Providing end-to-end process integration is not as easy it looks. End-to-end process integration demands major application overhaul to develop an integrated back-end infrastructure that allows the process to flow seamlessly. Most firms don’t have integrated infrastructures. And the inefficiencies, inaccuracies, and inflexibilities of information technology systems within corporations need no introduction.
The lack of an integrated application architecture is not a new difficulty. It’s just that with the advent of e-commerce, these problems are starting to matter more. The reason is simple: When customers had little choice and all competitors were equally bad, there was little incentive for a company to do better.
With the threat of losing customers, integrated infrastructure problems rockets to the top of the business agenda. Clearly with e-commerce, the definition of enterprise architecture must change. It’s gradually dawning on managers that they are not going to get very far in e-commerce if they apply piccemeal solutions to process problems that range from customers to suppliers.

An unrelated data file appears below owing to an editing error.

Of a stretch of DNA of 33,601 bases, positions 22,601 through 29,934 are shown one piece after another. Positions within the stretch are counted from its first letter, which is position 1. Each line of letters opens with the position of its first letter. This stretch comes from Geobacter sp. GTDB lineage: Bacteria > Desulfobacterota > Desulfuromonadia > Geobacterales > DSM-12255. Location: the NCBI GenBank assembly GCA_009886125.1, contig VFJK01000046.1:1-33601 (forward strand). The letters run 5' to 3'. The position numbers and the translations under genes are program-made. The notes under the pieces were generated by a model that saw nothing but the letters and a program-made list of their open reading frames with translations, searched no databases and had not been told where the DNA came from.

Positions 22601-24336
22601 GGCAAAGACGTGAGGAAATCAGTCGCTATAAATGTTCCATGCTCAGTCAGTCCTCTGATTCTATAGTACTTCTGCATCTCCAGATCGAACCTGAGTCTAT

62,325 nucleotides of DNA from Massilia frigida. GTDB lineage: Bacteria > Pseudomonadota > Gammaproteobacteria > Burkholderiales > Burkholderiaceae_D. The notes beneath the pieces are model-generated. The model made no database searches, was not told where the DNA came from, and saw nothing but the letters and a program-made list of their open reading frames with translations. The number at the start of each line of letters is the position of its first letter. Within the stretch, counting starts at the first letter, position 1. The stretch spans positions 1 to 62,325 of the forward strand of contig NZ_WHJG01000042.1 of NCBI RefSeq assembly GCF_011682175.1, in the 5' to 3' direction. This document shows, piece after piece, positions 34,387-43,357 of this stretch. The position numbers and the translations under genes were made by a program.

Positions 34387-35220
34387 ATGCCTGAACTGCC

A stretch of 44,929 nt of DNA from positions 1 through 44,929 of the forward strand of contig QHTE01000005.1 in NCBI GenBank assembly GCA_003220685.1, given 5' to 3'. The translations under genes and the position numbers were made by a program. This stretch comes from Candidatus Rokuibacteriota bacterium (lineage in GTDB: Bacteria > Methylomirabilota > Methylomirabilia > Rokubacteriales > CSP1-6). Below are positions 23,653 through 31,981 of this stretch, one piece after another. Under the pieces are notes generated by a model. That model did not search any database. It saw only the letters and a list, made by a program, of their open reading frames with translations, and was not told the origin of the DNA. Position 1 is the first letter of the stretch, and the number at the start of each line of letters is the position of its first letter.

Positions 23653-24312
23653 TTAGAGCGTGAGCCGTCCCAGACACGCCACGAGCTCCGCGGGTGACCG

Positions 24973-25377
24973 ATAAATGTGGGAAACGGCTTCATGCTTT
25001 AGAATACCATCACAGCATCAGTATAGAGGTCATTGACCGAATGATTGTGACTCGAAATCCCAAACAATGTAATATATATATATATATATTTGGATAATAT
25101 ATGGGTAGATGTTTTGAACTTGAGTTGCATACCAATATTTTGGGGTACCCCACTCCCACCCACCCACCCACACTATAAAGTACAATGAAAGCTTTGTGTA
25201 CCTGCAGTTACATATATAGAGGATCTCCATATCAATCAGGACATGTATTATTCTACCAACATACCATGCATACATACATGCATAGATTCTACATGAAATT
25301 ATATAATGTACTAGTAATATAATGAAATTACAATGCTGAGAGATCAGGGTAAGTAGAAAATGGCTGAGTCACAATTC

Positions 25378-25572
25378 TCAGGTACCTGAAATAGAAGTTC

Forward-thinking companies are beginning to understand the enormity of the task that lies ahead, and that a number of barriers must be eliminated before they are ready to use e-commerce to a competitive advantage. The typical barriers that organizations face are process inefficiencies, and lack of accurate information. Removing these roadblocks won’t be easy. The functional model of the past can’t deliver for today’s world. As new technological integration problems continue to create patholes in the smooth road of business, managers eventually run out of asphalt and ideas. Enter e-business.